The 2008-2009 recession hit hard the principal timber production regions: Irkutsk, Vologda, Arkhangelsk, and Krasnoyarsk account for roughly half the output. About 70% of the timber harvest had been reserved for domestic processing, with the remainder exported, mainly to China, Finland and Japan. But in 2008-2009 the domestic cut fell by 20%, while the export proportion fell from 30% to just over 20%. The percentage declines in plywood and paperboard were even steeper. A scheme of export quotas and reduced tariffs was introduced to lift logging.

The chart shows what happened to roundwood and plywood volumes, as well as value.

(excluding furniture)

Source: http://www.sras.org

For additional background on the industry players by region, click. The Food and Agriculture Organization of the United Nations (FAO) has conducted two recent studies of the Russian industry: the 2012 study is a projection of timber production trends to the year 2030 and can be read here. A follow-up study of the forestry sector in the Russian fareast can be found here.

At peak for Russian timber exports in 2011-2012 the plywood segment of the Russian market represents a trade worth more than $1.4 billion per annum, or about 20% of Russia’s $7.1 billion in total timber export value.

Value of Russian Forest Products Exports

Figure 6: Value of Russian Forest Products Exports in 2011 to Trading Regions by Top Harmonized System (HS) 44 Codes— Percent of Total Value and Millions of USD (Global Trade Atlas, 2012)
Source: http://www.sras.org

The FAO study predicts that if all goes well in the Russian economy, production of plywood between 2010 and 2030 would consume most of the increased volume of timber harvest, and jump by 106%; for particle board, 114%; and for fibre board 155%. Most of that growth, the study anticipated, would fill the demand for domestic construction – and imports would continue to grow.

After Mordashov took over Fankom, he announced Sveza was going to concentrate on plywood and particle board for both the domestic construction industry and export. In July 2013, he claimed he was going to invest Rb6 billion (then $182 million) to build 500,000 cubic metres of new particle board production. That was two years ago, and in the meantime domestic and foreign demand for Russian plywood has been dropping. In February of this year, Sveza revealed it had stopped the project, claiming “the instability of the economy”.

When Mordashov went to Putin days before, he was talking up a change of strategy and a new different line of production – this time Mordashov’s first big venture into pulp and paper.

This is what is now drawing opposition from environmental organizations in Cherepovets city, along with national environmental groups. They have been fighting Mordashov’s pollution record in steelmaking and coalmining for years.

Source: http://johnhelmer.online/?p=6636

This time the opposition appears to be better organized and more influential, while Mordashov’s tactics are proving to be more careless. Supporting Mordashov on the ground are Putin’s representative to the Northwestern Federal District, Vladimir Buliavin (below, left), a career KGB and FSB officer who’s been in this, his first civilian job since 2013; and the Vologda region governor Oleg Kuvshinnikov (right). He’s a native of Cherepovets; he has been on Mordashov’s payroll for years; that is, until he became mayor of Cherepovets, and in 2011 regional governor. Kuvshinnikov is up for election in September.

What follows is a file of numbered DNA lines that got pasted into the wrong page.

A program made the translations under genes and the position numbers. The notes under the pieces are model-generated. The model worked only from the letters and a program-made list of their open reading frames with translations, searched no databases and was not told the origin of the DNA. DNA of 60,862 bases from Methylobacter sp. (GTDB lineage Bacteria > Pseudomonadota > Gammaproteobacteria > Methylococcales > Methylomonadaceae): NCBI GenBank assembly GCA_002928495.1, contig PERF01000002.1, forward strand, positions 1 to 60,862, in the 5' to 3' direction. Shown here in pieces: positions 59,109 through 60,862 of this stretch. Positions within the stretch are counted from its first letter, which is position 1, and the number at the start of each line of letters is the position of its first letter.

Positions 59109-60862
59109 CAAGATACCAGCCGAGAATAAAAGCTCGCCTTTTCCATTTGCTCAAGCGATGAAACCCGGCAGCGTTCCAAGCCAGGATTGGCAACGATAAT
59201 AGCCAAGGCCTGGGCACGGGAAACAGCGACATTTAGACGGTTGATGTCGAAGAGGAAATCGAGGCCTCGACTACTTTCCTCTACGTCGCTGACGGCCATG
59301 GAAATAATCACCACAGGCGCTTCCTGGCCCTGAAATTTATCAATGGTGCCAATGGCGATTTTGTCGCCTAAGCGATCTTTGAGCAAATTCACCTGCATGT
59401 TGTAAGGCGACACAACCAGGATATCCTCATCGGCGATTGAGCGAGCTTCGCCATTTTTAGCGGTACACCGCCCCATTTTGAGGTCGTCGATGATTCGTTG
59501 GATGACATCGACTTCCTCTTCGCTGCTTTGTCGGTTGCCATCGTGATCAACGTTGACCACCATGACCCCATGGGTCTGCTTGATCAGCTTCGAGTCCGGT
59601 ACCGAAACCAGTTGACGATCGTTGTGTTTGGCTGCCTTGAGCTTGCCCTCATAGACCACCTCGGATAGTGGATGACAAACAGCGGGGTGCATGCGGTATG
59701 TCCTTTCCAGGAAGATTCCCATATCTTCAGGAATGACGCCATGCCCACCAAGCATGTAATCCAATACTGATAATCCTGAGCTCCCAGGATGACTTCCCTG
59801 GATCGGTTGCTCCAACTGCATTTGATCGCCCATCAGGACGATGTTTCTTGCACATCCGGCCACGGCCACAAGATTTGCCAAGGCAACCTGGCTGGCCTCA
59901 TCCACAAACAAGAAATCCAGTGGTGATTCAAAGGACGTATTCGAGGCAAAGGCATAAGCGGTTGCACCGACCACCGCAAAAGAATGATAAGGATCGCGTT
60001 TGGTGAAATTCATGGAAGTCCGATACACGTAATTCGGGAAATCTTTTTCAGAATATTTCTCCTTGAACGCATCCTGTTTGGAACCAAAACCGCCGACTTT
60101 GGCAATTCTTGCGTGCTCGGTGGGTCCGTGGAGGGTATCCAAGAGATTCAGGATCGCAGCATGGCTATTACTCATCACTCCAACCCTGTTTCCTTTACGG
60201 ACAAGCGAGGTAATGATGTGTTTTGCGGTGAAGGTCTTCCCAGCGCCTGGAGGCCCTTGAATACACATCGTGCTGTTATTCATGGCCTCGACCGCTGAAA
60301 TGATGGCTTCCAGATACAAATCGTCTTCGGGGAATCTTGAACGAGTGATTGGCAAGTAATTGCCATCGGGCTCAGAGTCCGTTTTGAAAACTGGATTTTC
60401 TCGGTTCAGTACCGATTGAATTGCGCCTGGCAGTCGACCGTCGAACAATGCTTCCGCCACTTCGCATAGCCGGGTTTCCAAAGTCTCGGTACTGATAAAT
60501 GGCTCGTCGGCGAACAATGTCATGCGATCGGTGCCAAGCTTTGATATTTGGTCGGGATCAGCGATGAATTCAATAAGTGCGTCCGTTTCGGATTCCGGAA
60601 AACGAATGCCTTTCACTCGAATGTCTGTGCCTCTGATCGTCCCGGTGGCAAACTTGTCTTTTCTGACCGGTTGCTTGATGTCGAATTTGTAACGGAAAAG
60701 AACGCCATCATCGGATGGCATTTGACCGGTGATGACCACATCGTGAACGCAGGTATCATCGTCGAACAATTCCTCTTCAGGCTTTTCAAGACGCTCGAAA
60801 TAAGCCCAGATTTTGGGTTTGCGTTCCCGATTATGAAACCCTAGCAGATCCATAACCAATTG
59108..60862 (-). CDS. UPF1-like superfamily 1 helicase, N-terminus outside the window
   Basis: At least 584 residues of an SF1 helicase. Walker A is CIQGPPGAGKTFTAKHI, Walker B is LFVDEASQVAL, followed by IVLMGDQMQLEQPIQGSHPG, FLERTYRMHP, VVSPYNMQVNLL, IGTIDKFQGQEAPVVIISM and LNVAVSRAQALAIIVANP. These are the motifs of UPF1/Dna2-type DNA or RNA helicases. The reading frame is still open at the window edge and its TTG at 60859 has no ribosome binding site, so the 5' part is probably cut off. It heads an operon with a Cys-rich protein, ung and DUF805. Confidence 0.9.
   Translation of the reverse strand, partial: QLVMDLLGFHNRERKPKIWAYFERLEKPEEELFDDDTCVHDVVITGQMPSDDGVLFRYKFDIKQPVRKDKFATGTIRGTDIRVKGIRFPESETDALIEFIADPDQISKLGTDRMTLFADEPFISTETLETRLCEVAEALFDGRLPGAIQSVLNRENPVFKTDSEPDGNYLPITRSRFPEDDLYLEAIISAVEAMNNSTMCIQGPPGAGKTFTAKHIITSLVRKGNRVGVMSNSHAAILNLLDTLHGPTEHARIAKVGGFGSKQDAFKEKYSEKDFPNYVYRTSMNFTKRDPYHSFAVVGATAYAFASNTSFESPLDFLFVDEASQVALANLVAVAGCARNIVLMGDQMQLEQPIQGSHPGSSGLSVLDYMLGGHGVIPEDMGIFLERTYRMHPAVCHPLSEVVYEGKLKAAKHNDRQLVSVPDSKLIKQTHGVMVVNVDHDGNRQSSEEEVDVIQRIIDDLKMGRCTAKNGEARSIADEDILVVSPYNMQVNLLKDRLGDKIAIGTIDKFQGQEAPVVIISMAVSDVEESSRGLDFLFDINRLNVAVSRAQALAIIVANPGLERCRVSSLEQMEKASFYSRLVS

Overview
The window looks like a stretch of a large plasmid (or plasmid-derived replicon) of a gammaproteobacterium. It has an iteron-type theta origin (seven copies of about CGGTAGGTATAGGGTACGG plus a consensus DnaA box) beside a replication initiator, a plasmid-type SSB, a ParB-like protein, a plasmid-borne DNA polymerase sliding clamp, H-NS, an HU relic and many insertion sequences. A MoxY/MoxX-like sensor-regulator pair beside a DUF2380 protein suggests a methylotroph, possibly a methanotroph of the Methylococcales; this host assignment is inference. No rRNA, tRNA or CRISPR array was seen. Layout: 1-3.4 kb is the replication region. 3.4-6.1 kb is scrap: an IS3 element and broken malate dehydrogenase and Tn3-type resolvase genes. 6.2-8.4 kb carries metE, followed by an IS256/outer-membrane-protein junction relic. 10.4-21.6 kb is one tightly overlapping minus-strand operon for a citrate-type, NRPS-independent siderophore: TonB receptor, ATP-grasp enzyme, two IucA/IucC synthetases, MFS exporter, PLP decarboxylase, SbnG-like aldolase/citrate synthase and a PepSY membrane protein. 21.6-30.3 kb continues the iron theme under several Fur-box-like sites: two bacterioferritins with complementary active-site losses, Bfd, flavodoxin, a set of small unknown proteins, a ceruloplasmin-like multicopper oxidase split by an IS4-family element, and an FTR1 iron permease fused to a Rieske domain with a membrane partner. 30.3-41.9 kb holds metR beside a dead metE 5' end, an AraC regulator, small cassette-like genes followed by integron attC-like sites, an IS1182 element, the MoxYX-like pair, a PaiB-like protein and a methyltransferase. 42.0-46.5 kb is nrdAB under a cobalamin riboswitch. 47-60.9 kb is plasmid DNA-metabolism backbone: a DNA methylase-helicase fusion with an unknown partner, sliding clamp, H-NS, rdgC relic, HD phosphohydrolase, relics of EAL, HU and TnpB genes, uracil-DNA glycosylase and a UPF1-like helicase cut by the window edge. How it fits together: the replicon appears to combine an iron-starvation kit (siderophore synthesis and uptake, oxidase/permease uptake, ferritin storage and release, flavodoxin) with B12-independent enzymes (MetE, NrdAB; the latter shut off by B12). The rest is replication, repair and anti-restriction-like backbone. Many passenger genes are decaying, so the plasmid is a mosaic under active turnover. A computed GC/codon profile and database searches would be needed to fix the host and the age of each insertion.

Opposed to Mordashov’s Suda project are State Duma representatives from the region, as well as members of the Duma Committee on Natural Resources, Environment and Ecology. They may not be strong enough to kill the project on environmental grounds. But if the federal ministries of Economic Development and Finance refuse to agree to Mordashov’s demands for tax relief and budget outlays, the project may be delayed indefinitely.

Cherepovets residents have filed court challenges to the environmental impact studies on which Mordashov and Sveza are relying for their claims that local water supply reservoirs will not be hurt by discharge from the proposed new plant. The residents are also charging that the studies fail to meet the standards required by Russian law and government decrees before the regional and federal authorities may give the go-ahead. The court papers allege that Mordashov and his associates have been fabricating records of public discussions on the scheme; withholding meeting minutes and vote tallies from public inspection, and other manipulation of the record of community consultation.

Alexei UlyukayevA citizens’ letter to the Minister of Economic Development, Alexei Ulyukayev (right), was released at the start of this month. “We ask you to intervene in this situation and coordinate [official] action on the [Sveza] application where business interests are placed above the
life and health of citizens of the Russian Federation, but who do not agree to act as a dumb biomass, to listen to the pages of the media about the fact that [the action] should be accepted, because everything has already been decided at the level of the President of Russia, which we do not believe!” Local sources and regional press reports indicate that Ulyukayev’s ministry has rejected the initial application from Sveza, as Ulyukayev appears unwilling to take a position on state tax and budget financing until the legal challenges and the environmental impact issues are resolved.

Sveza declined to answer questions about its plywood and pulp plans.